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Film Futures Backer Criticizes Proposed Senate Ban

Media Derivatives Inc., one of two companies planning to sell futures contracts based on movie ticket sales, urged the U.S. Senate to reject attempts to outlaw the products.

Robert Swagger, chief executive officer of Media Derivatives Inc., asked senators to reject the Motion Picture Association of America’s stand and strip a proposed ban from Wall Street reform legislation, according to an e-mailed letter sent today.

Media Derivatives and Cantor Fitzgerald LP are seeking to create markets that would permit investors to trade futures based on estimated box-office receipts of a movie prior to its release. The Senate Agriculture Committee last week approved legislation that would ban the products as part of wider derivatives legislation.

“Banning a futures contract at the request of a special interest group like the MPAA sets a dangerous precedent,” Swagger said in the letter. “It undermines the role of existing regulators.”

The Commodity Futures Trading Commission has approved initial proposals from both Media Derivatives, part of Scottsdale, Arizona-based Veriana Ventures, and New York-based Cantor Fitzgerald’s Cantor Exchange unit. The companies must obtain separate approval for contracts before trading can begin, the commission has said.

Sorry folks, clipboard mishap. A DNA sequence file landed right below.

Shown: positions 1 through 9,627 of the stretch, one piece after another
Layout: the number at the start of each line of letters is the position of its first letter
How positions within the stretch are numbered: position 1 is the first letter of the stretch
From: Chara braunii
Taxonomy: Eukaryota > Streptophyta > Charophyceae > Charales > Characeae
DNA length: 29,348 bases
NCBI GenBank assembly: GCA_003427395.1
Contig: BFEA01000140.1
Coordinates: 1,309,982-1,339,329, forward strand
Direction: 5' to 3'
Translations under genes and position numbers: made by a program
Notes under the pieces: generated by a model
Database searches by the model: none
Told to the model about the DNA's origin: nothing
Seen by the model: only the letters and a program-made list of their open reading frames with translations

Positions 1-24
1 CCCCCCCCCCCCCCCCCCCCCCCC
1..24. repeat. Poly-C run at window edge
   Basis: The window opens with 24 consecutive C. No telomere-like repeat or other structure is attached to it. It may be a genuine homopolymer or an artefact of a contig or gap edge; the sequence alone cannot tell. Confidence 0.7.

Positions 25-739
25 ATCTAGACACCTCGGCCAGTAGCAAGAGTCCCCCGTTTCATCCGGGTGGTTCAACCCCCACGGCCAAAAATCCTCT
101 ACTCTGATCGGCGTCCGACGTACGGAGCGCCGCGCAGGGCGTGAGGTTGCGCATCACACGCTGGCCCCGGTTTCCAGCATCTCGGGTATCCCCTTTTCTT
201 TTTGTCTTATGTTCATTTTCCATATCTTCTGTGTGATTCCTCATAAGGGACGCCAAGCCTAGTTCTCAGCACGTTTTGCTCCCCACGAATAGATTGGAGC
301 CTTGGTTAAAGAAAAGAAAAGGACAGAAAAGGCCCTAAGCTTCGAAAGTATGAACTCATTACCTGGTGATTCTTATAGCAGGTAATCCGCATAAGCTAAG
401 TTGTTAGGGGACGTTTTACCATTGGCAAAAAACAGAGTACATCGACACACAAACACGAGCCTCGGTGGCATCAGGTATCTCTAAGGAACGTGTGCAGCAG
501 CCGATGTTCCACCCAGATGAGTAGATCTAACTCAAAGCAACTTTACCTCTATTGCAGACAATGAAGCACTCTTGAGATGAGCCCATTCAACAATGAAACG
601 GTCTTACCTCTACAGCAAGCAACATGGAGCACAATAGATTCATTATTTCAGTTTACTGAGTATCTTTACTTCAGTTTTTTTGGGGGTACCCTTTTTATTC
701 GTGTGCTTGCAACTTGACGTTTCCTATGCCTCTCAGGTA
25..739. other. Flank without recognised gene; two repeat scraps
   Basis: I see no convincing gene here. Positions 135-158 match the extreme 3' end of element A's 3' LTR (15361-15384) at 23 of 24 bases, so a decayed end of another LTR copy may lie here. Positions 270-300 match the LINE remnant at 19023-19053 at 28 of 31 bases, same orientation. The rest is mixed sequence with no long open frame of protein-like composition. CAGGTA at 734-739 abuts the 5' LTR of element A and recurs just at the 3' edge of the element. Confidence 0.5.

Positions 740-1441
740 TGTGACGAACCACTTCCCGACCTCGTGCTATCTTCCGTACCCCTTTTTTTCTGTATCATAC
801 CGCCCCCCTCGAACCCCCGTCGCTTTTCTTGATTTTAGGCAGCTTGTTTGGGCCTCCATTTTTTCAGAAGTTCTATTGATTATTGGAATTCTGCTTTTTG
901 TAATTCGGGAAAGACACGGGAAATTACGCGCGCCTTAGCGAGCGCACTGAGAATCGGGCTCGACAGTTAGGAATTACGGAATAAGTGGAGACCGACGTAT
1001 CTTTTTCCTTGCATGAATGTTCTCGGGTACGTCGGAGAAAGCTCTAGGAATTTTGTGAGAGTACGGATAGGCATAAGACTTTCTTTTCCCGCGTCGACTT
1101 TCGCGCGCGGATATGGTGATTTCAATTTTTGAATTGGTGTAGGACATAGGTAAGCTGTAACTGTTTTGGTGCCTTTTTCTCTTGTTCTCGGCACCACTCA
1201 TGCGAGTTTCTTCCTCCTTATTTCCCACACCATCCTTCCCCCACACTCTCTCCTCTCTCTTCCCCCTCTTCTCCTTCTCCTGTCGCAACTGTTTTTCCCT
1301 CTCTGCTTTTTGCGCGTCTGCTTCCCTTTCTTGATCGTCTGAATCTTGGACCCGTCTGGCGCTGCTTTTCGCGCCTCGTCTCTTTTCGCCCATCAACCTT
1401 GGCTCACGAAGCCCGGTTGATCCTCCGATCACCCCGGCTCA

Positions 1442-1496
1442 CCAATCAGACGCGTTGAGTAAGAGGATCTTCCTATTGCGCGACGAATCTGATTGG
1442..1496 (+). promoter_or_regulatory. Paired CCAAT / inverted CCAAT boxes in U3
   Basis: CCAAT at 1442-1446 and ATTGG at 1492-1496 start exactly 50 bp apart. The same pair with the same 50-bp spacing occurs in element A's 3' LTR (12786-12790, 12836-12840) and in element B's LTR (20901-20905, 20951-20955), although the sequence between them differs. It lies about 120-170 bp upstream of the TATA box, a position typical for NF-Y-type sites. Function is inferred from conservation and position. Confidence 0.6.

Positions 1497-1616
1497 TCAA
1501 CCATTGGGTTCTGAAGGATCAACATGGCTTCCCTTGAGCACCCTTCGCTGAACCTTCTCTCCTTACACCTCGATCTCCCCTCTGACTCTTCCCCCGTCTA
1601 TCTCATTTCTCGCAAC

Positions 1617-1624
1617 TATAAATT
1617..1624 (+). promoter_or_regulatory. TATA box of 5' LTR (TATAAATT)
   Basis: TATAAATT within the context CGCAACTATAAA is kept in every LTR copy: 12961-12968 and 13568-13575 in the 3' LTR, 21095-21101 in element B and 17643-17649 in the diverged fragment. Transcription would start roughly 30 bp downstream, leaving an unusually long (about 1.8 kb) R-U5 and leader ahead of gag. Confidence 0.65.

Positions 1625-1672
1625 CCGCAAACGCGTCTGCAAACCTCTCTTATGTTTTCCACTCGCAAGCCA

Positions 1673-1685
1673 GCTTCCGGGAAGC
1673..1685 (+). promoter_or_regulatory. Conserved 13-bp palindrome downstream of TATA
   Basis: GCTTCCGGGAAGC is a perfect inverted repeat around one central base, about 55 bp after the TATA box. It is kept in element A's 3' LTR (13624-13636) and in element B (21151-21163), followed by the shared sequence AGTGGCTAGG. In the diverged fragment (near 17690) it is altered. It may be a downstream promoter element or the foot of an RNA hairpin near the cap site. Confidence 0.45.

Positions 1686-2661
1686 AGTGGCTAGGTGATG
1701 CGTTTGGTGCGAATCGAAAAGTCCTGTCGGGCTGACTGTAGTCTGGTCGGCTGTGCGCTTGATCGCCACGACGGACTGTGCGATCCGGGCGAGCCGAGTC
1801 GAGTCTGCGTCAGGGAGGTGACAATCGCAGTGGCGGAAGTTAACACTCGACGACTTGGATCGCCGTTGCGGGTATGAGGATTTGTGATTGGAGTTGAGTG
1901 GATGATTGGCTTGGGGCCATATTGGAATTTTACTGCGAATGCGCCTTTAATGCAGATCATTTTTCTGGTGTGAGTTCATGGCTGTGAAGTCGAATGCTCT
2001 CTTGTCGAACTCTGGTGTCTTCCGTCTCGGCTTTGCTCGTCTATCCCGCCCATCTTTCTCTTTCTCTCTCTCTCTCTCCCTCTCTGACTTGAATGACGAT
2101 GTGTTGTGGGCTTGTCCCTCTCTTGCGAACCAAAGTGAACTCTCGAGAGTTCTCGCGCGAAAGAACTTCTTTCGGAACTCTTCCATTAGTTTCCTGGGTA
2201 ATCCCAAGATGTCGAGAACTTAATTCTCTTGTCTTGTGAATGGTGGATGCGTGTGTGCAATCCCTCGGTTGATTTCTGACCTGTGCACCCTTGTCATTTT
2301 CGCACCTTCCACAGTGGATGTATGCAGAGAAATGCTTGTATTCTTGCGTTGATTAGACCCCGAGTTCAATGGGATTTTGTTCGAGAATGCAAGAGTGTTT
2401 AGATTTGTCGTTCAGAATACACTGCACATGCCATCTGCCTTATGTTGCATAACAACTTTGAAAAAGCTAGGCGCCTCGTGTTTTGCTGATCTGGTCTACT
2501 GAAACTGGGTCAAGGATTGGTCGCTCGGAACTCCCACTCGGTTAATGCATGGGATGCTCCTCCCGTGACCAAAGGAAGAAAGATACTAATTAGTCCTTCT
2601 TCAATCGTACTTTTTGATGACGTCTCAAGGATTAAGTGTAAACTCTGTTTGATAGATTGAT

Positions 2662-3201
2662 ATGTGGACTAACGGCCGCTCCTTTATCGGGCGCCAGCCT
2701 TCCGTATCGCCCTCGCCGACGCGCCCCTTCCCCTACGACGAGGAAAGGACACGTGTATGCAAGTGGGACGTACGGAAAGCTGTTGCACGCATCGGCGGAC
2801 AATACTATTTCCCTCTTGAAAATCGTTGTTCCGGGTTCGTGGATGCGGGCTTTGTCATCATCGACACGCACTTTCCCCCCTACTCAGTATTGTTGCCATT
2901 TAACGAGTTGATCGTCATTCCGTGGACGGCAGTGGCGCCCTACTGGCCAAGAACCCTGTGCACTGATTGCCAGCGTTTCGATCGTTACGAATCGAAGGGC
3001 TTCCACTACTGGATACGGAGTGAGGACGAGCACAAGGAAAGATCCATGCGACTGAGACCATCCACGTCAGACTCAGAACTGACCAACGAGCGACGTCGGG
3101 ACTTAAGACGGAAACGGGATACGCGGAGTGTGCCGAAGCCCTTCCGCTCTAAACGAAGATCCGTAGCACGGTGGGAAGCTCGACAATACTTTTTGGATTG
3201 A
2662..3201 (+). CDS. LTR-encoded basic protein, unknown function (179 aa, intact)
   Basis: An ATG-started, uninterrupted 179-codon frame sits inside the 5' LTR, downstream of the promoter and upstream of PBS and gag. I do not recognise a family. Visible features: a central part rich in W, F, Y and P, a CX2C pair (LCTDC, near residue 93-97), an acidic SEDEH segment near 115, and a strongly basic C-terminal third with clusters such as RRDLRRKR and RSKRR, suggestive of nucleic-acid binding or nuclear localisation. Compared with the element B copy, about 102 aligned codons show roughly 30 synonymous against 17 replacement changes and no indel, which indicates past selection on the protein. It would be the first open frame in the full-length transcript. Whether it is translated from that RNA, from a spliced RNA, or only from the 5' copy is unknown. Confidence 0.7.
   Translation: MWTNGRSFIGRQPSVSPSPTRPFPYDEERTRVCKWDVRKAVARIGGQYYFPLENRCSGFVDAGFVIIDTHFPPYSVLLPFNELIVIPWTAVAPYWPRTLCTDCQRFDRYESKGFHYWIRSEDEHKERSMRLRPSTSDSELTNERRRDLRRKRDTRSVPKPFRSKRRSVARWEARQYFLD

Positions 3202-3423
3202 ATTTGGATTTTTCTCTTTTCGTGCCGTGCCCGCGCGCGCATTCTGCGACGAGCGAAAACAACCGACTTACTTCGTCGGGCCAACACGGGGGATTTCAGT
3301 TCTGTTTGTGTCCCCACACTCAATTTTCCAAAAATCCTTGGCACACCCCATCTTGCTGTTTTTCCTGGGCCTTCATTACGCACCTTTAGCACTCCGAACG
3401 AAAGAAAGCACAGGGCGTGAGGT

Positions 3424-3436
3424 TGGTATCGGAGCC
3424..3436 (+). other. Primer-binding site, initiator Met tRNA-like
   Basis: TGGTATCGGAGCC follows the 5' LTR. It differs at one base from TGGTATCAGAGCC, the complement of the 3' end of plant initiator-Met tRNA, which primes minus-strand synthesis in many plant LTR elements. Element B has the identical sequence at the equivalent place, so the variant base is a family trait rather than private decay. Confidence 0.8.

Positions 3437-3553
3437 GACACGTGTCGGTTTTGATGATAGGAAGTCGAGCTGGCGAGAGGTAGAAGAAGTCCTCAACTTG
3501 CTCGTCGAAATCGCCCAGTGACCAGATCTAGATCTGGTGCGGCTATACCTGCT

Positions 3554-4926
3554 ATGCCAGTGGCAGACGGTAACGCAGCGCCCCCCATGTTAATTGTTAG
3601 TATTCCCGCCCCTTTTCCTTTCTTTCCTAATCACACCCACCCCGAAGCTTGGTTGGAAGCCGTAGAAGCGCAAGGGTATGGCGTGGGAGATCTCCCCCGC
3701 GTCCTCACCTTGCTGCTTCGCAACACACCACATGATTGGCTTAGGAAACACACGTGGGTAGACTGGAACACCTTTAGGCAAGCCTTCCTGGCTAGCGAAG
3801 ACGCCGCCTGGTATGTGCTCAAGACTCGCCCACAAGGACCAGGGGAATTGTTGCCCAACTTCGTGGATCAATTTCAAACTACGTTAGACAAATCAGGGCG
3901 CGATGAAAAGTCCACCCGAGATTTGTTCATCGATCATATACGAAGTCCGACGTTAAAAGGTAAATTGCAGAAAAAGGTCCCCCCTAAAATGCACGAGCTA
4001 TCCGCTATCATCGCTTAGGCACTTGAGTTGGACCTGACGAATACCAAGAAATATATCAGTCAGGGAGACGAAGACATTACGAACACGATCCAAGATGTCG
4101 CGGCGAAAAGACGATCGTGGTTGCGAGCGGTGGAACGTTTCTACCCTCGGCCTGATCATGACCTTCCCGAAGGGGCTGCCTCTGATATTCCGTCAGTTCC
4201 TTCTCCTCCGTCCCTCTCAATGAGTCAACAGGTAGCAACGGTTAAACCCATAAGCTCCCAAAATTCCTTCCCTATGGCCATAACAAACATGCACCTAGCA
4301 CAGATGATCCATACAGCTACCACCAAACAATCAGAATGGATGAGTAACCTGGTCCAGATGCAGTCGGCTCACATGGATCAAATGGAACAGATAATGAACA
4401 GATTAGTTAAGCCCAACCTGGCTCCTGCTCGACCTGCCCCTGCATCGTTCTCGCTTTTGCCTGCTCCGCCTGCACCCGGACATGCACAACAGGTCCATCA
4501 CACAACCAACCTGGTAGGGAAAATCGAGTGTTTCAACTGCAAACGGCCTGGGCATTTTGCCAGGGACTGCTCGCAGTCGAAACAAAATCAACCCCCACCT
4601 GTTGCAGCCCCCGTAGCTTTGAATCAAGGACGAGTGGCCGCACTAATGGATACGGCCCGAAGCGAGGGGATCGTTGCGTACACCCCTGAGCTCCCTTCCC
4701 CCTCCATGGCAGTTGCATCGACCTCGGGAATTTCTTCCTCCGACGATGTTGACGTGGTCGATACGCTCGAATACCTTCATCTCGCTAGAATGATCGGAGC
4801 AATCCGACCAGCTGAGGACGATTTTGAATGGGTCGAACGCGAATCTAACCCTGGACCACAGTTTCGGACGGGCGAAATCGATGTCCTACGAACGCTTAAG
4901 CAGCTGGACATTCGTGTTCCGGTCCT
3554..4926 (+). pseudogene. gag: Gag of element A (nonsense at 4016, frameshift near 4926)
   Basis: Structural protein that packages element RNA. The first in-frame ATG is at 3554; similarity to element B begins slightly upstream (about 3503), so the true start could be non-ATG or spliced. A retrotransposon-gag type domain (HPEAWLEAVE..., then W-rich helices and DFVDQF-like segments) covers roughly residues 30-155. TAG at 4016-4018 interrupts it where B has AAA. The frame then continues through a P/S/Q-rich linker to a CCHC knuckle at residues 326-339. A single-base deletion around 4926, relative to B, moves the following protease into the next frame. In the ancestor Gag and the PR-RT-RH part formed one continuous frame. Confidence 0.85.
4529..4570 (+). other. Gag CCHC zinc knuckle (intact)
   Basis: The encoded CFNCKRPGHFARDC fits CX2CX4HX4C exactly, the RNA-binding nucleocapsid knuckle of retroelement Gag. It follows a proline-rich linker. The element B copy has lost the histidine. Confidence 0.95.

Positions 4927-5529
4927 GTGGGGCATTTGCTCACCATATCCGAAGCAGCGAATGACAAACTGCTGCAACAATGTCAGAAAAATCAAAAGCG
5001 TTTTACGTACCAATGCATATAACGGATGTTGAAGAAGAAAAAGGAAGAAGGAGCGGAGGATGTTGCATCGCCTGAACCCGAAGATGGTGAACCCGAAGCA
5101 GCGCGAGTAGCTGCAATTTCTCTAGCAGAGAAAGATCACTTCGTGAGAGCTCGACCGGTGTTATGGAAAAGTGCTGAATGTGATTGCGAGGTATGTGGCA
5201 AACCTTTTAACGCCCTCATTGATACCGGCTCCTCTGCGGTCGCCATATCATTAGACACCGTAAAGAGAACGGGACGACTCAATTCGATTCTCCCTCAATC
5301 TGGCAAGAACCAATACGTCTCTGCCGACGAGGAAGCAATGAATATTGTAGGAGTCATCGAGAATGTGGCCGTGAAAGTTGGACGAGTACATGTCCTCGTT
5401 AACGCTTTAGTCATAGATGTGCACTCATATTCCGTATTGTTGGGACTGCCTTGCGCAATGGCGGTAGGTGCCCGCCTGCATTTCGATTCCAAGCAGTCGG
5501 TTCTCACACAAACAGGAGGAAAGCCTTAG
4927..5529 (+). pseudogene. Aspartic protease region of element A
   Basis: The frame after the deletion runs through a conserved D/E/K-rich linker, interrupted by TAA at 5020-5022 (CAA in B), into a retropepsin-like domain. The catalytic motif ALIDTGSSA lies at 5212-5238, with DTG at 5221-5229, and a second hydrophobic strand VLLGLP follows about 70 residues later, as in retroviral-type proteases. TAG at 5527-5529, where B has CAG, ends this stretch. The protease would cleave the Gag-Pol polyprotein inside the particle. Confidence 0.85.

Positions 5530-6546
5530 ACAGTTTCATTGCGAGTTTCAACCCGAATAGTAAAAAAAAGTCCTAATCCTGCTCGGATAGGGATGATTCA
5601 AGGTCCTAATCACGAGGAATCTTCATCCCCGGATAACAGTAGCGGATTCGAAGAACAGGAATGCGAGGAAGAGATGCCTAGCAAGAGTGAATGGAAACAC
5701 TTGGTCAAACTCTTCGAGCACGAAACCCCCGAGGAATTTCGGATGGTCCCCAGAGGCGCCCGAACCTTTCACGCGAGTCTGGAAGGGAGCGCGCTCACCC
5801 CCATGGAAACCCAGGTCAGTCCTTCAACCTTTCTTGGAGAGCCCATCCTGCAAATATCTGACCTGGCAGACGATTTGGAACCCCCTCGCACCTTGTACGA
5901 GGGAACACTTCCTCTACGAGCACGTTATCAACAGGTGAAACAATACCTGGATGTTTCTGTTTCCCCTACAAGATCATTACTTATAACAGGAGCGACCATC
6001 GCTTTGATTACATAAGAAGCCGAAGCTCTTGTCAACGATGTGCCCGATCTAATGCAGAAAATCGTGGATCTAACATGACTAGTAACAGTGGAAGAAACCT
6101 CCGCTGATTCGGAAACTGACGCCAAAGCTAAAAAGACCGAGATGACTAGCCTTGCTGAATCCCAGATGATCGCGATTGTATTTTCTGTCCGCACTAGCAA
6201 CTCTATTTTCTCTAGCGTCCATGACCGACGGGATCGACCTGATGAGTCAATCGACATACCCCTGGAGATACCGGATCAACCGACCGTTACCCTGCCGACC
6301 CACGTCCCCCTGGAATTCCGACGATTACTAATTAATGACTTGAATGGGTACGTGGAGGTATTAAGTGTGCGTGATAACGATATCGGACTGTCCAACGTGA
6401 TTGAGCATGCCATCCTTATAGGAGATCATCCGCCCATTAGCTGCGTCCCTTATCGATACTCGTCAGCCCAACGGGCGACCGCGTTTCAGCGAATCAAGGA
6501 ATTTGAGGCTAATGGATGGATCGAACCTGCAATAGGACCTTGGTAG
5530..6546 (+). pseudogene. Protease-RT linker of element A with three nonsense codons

The commission shouldn’t make a decision until Congress acts, 10 members of the U.S. House of Representatives said today in a letter to commission Chairman Gary Gensler.

MPAA Fears

The MPAA, the trade group for the six largest movie studios, has said in previous statements that film futures would be vulnerable to insider manipulation.

Regulations and oversight that govern other futures markets would protect investors, Richard Jaycobs, president of Cantor Exchange, said in an interview yesterday.

“The issues being raised by the MPAA can be dealt with because they’ve been dealt with in every other market,” Jaycobs said.

In addition to the studios, the contracts are opposed by the National Association of Theatre Owners and some Hollywood labor groups.

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